When I started doing What’s Good About almost two years ago and started it back up at the end of September last year, I never took into account the release schedules of games because I always wrote more about what struck my fancy and only recently decided to take said release window into account. Because January is dead in terms of releases that I want to check out; the one game I want to write about, Cyber Shadow doesn’t drop until Next week, aka the end of the month basically. So I’m taking this and future slow periods to highlight games that might have fallen off the radar, hidden gems I think are worth highlighting or games I just decided to go back to see what’s changed after some time away. Case in Point: I’m talking about Smite this week and how it’s changed.
For starters, it’s on Steam now! Which is nice because having a separate launcher for a game like this in 2021 just feels weird to me. And the account linking seems to work well enough because I forgot that I bought the Ultimate God Pack back when the game was released from Beta back in the day. For those that aren’t in the know; The Ultimate God Pack is a deal that Smite started in the Beta that’s basically “Pay $30 and Unlock all current gods in the game and all future gods are available for no extra cost”. If your someone who’s really into the game or wants the best bang for your buck, it’s a fucking fantastic deal.
Smite initially gained notoriety and notice because it billed itself as the “Battleground of the Gods”, which is a fancy way of saying that it’s a MOBA where the player characters are from various mythologies and pantheons from around the world. When the game first launched, you had playable gods from the Greek, Roman, Egyptian, Chinese, Norse and Mayan pantheons ranging from the given such as Zeus, Ra, Odin, Sun Wukong, And Hercules to the lesser knowns such as Geb, Kumbhakarna, and Serqet off of the top of my head. But in the time since I stopped playing, they’ve added more new pantheons and mythologies to the game such as Shinto/Japanese, Yoruba/African, Celtic, Polynesian, Slavic, Voodoo, and even characters from the Arthurian Legends and Cthulhu Mythos with Babylonian Gods Tiamat and Gilgamesh coming soon. What I’m saying is there’s a lot of variety of cultures and faiths being displayed here and it’s a neat thing to see.
The main mode is Conquest, which if you’ve played any MOBA since Aeon of Strife is about three lanes and an objective filled jungle containing buffs and other goodies that need to be secured so you can destroy the enemy team’s base. The key difference is that Smite has the perspective in Third Person and controlled with the third person in mind. It gives the benefits and downside of feeling more in control of the character you choose, but at the cost of not having as much awareness and needing the mini map more. Not a dealbreaker, just a thing to consider. The Conquest map has visually changed at the time of writing to reflect the ongoing story (I know, I’m shocked too!), with the map split horizontally down the middle between Greek and Babylonian aesthetics. It’s a neat touch. They also have the standard arena, ARAM (All Random All Middle), a mini conquest mode for 4 players each and more. And while these are nice to have, I still stick mostly to the Conquest mode.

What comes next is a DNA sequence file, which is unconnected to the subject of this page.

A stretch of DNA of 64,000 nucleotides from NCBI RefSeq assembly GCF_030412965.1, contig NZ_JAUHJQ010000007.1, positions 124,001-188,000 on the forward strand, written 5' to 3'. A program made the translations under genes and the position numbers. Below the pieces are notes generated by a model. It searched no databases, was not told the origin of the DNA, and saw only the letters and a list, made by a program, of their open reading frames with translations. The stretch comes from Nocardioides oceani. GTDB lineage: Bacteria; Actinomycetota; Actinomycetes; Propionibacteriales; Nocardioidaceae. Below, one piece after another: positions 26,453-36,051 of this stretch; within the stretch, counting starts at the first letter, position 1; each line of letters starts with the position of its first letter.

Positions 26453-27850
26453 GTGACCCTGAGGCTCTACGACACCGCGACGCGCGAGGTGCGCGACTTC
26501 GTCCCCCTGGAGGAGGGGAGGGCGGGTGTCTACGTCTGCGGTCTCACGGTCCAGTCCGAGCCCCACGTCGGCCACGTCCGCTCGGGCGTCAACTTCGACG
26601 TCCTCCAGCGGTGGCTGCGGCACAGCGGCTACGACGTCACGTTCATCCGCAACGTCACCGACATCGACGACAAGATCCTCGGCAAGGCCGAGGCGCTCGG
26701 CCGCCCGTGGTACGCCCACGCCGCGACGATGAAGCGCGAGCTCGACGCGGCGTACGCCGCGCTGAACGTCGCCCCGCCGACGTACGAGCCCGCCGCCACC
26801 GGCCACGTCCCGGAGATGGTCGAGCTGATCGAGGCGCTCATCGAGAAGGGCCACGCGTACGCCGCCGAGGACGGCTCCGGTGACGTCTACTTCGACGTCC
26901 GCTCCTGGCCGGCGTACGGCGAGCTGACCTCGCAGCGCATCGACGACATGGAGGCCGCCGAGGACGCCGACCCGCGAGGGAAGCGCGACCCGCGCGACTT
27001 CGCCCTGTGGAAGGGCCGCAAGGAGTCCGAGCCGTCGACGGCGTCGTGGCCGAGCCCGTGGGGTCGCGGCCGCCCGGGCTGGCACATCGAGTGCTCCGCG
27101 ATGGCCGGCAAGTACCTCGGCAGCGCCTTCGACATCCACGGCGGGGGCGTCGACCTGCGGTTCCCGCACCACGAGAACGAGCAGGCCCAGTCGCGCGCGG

Balance wise, the game feels like it’s in a better spot too since I last played. Because healing was, as far as I could remember, a bit too strong and the blessings, the new versions of starting items weren’t great either. Because healing is reasonable and starting items are back. Praise Odin. I also tried some of the newer gods and King Arthur might be my favorite. In a game full of fantastical gods, heroes, monsters, demons and a literal eldritch abomination; my current favorite is a guy with a kick ass sword. But if you’re gonna roll with the Dude Man with Sword character archetype, you might as well use the most iconic example of that in all of fiction. Achilles was also added into the game and his Ultimate ability (basically the MOBA equivalent of a super move) is the coolest mechanical interpretation of the Achilles Heel to date: Basically Achilles Charges Forward. If he Kills an enemy God with the ability he casts it again for free with increased damage and decreased defenses. This stacks up to five times as a means of showcasing his aggressive disregard for his own safety because…it’s Achilles, what were you expecting? You take increased damage in between activations because his heel is showing and I love that so much. Even though it wouldn’t have made sense in a competitive sense, I’d have loved it if when fully stacked, Achilles died instantly upon getting dinged once. Balanced? Nope. Thematically appropriate punishment of one’s own hubris? Oh God Yes.
Even after a few years away, Smite is still a pretty good game. Who would have thought? It may not be as in depth as other games on the market, but it’s still a lot of fun and I recommend it if you need a competitive MOBA to play, but don’t want to play League of Legends of Dota 2. Here’s to hoping they add the other eight aspects of Vishnu in the future. They’d all be fucking sick to have in.
But yeah, overall I hope y’all liked this look at a game I’ve been gone from for a few years and I think I might make this recurring thing in the slow periods. Here’s to better planning ion the future.